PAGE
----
Ghana Could Lead the World in Sustainable Building
A Ghanaian’s heart seems always to be with Ghana. Though many of Ghana’s citizens leave their native country for the purpose of earning money to support their families, many still dream to build their homes in Ghana. Being exposed to certain building technologies, Ghanaians may take more than money back home.
One of those technologies is the use of insulated concrete forms or ICFs. ICFs are a stay in place foam block that stacks to form foundation and structural walls. Once rebar is placed, concrete is poured into the cavity creating a 4 inch solid concrete wall with 2 ½ inches of insulation on each side. At 6.5 pounds each, the ICF straight block is 4 feet long and 1 ½ feet high covering 5.33 square feet.
Organizations such as Energy Star rate the ICF block as meeting sustainability and energy efficiency goals having an effective R-value of 32. Manufacturers report consumers as experiencing a 50 – 80% reduction in energy costs annually. Thermal imaging shows homes built with ICF blocks as having a temperature change of less than 2 percent. This means that during hot months, once the ICF home gets cool, it stays cool for longer periods of time as compared to a conventional built home. This feature further reduces the operating time of cooling or heating units. Conventional built homes show temperature changes of 11 – 20 degrees. The ICF home in Ghana would use roughly half of the energy as needed for conventional built homes. This is a necessary benefit in a country known for its fledging infrastructure.
Until now, concrete or sandcrete block has been the Ghanaian building material of choice. This is a Ghanaian age old tradition that has changed little over the years. In the age of the Sustainable Revolution, Ghana may be poised to make the transition to building with ICFs quicker than developed countries.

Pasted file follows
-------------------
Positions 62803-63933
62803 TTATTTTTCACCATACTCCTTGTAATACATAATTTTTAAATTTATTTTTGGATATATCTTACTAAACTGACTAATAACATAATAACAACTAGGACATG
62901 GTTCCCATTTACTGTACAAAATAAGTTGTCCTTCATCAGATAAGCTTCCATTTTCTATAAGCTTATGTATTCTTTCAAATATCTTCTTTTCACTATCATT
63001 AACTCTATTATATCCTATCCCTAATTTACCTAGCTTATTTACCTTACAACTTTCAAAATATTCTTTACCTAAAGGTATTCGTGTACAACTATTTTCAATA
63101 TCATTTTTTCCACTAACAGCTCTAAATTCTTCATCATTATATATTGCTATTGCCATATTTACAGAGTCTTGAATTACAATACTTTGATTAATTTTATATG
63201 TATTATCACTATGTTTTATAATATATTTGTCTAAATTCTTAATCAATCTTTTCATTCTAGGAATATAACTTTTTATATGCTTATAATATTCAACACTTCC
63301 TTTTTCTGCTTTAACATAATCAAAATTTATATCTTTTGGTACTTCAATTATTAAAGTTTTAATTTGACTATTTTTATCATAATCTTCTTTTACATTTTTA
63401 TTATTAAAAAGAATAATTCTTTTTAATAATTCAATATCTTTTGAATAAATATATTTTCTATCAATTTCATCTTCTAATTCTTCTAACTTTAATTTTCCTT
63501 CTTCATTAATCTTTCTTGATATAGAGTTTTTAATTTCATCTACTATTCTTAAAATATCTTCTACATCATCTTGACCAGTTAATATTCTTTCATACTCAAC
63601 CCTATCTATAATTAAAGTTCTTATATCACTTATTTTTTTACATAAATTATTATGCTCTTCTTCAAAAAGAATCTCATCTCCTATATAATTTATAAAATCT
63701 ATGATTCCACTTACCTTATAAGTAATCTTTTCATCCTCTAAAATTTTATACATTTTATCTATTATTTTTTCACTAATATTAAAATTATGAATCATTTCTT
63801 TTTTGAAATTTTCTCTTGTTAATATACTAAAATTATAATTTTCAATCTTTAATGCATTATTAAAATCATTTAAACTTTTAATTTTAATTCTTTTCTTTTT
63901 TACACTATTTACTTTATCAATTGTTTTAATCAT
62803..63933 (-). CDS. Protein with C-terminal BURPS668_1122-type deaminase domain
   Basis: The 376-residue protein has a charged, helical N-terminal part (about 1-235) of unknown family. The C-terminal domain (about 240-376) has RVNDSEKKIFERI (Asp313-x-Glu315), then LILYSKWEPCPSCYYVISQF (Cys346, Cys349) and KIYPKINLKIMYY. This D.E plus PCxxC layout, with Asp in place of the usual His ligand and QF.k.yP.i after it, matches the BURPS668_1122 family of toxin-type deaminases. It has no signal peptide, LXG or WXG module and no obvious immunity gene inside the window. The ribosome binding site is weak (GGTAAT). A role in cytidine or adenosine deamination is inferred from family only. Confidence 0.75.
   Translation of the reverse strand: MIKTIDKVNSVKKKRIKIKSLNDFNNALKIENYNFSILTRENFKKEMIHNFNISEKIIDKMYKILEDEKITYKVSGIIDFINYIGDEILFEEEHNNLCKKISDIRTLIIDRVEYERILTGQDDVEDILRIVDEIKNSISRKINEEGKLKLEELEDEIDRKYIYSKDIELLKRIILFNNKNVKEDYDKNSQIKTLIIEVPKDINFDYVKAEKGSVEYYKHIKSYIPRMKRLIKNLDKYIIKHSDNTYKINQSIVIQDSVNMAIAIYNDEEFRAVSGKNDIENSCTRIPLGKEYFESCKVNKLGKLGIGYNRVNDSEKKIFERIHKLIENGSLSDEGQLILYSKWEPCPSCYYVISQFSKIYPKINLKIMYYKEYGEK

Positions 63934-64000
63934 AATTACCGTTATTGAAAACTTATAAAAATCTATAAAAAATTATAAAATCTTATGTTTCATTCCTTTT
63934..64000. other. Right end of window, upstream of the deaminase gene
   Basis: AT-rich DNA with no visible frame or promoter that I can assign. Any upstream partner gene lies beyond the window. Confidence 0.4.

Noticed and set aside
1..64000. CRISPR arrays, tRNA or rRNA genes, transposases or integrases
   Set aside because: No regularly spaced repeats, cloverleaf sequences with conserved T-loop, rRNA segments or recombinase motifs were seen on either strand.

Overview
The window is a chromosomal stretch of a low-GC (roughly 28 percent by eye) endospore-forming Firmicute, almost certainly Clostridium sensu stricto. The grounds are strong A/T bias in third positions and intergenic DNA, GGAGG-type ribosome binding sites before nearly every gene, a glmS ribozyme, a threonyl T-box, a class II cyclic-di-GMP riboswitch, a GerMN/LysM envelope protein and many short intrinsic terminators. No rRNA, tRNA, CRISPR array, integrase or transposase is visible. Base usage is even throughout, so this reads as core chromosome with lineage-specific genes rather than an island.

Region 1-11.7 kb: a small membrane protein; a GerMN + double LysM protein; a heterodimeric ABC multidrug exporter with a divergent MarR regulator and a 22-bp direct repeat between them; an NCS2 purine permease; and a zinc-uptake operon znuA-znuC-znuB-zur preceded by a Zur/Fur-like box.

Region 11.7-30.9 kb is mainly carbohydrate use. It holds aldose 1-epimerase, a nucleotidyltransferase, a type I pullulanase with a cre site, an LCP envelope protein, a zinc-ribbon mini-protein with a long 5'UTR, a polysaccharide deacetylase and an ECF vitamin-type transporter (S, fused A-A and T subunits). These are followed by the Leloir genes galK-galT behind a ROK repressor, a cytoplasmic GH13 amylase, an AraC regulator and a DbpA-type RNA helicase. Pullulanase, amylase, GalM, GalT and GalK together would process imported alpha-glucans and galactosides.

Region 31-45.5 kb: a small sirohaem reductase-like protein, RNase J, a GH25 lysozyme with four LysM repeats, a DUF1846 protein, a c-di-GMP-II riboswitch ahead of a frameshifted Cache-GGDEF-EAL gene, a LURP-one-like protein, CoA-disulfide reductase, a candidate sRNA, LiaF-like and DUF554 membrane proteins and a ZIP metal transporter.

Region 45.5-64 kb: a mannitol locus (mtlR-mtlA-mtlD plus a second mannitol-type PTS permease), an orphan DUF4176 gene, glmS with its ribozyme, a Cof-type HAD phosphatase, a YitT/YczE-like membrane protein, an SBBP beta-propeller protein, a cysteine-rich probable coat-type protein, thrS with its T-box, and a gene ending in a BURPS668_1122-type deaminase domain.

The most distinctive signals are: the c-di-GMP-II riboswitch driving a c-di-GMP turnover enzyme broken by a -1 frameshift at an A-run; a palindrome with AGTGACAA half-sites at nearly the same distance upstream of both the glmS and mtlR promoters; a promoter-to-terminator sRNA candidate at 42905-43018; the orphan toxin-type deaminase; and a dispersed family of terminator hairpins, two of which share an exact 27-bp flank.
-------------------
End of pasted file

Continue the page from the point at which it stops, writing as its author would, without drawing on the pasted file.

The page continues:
The insulating concrete form is a concrete product. The skill set to build with concrete block is easily transferrable to stack ICF blocks. Crews accustomed to the weight of CMUs can work with greater speed with the 6.5 pound ICF block. Not only is the ICF block lighter, it also replaces 6 concrete blocks and covers 5.33 square foot of exterior wall space. That’s no small benefit to the Ghanaian owner who would in turn save on the cost of labor.
New construction technologies takes a strong market demand before becoming common in the marketplace. With the scarcity of ICF block manufacturers in Ghana, the transition may be a little slow. However, Africans in America are increasing becoming aware of the ICF block and wish to build with ICFs should the cost prove to be cost effective with the additional shipping charges.
Ghana has been called an underdeveloped country when compared to countries such as the United States or Canada. However, because of their customary concrete building practices, Ghana and other West African countries may very well become the leader in sustainable building.